Name: Hilde Luise Asbjørnsen
Occupation: Singer, Songwriter
Current Release: Red Lips, Nuckles and Bones on Ozella
Recommendations: I think you should know about Hariton Pushwagners work. I especially find «Soft City» to be a powerful and important piece that represents his work and his criticism of our time and age.
I would also like to recommend the most recent solo album of Anders Aarum; «Shakin’ Our Souls», that just came out on Ozella Music. He has released three earlier albums with his trio, and kept his fans waiting for 13 years for this last one. I find it wonderfully groovy, hypnotising and adventurous.
If you liked this interview with Hilde Louise Asbjørnsen, you'll enjoy her website, which features more information, current updates and music.
When did you start writing/producing music - and what or who were your early passions and influences? What what is about music and/or sound that drew you to it?
I started writing songs and lyrics when I was around 15 and I took lessons with a piano teacher who taught me playing by chords. Up until then I had only played classical music by notes from the age of 8.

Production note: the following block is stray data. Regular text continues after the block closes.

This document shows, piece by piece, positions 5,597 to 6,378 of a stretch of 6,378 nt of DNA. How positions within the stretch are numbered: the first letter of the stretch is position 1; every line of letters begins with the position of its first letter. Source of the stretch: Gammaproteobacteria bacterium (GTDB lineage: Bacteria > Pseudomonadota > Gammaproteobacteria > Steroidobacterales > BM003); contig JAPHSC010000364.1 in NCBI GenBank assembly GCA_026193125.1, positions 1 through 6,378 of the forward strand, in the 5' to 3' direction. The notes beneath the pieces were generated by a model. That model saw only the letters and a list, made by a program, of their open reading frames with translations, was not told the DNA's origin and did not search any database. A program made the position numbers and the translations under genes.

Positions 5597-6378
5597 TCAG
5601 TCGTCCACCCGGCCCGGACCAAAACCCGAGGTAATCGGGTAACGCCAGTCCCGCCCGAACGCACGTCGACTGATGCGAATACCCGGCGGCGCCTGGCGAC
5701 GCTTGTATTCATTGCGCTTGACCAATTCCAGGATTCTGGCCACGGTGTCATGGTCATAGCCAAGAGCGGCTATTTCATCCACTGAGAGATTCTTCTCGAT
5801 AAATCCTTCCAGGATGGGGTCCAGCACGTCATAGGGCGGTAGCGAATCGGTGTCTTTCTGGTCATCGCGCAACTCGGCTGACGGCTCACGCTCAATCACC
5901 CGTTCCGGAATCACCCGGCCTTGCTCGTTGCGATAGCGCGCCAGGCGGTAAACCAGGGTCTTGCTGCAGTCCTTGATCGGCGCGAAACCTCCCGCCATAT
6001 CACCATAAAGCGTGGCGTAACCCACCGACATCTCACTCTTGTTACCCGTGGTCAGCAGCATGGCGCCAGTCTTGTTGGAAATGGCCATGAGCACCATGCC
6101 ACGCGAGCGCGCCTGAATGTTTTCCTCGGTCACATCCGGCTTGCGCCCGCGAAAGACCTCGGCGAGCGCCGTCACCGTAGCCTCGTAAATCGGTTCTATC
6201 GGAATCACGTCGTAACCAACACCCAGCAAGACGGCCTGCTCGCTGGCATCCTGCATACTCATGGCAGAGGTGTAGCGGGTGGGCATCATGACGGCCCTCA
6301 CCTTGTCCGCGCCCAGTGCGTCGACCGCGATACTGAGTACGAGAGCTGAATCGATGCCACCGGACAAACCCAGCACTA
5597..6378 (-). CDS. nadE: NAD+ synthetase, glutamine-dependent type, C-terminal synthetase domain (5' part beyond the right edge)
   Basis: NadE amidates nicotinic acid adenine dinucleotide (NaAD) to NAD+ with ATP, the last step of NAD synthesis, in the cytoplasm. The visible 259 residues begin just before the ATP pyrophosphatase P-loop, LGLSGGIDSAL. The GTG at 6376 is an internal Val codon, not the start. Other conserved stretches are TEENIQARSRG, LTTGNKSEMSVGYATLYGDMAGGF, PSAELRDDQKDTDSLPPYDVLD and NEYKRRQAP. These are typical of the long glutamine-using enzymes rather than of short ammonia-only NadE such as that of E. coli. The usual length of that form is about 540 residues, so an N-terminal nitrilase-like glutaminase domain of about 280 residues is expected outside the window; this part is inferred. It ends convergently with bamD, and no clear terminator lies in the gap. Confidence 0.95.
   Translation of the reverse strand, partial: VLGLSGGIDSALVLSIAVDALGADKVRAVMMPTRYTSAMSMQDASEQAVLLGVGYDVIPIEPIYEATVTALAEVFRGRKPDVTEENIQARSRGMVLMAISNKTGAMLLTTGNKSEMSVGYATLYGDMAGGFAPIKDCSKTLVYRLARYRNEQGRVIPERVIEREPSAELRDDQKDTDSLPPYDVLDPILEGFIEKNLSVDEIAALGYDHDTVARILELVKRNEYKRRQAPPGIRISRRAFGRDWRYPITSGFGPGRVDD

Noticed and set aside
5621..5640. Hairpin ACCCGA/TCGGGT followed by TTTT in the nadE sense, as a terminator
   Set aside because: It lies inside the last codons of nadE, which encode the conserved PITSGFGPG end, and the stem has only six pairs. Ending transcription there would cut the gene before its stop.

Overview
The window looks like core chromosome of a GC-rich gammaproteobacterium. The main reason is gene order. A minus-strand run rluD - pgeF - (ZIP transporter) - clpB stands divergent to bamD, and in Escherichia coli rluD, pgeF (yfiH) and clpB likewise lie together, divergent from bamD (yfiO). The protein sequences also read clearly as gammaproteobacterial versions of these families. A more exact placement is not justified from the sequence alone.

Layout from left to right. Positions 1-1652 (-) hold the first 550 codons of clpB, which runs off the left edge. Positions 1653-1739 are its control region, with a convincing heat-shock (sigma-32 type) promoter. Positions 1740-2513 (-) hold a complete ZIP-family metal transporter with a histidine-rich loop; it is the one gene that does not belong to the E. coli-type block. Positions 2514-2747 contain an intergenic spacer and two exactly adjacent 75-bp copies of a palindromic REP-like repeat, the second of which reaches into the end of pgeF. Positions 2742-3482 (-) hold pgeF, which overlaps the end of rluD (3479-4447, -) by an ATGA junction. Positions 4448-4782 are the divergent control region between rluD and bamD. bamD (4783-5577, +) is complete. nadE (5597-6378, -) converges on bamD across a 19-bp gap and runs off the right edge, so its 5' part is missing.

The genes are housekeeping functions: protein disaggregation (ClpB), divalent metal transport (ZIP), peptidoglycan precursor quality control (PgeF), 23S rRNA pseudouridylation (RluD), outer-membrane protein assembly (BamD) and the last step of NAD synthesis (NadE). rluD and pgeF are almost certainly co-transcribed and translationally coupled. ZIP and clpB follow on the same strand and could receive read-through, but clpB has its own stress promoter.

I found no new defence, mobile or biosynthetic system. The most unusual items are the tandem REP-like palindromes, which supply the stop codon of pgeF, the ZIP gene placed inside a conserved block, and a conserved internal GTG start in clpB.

This new way of playing freed my fantasy. After that I wrote little songs now and then, as a way of putting down thoughts and expressing myself. I never dreamt about playing them to an audience until years later.
Music was a big part of growing up in Sykkylven. I sang in the choir, my family sang a lot, and music was all around us as a joyful part of everyday life. I listened to everything contemporary, but I think my mother's vinyls of Edith Piaf live and her jazz records of Louis Armstrong, Dave Brubeck and Ella Fitzgerald influenced me more than I was aware of back then. When I got a «disc man», the first CD I bought was a Verve Collection of Sarah Vaughan.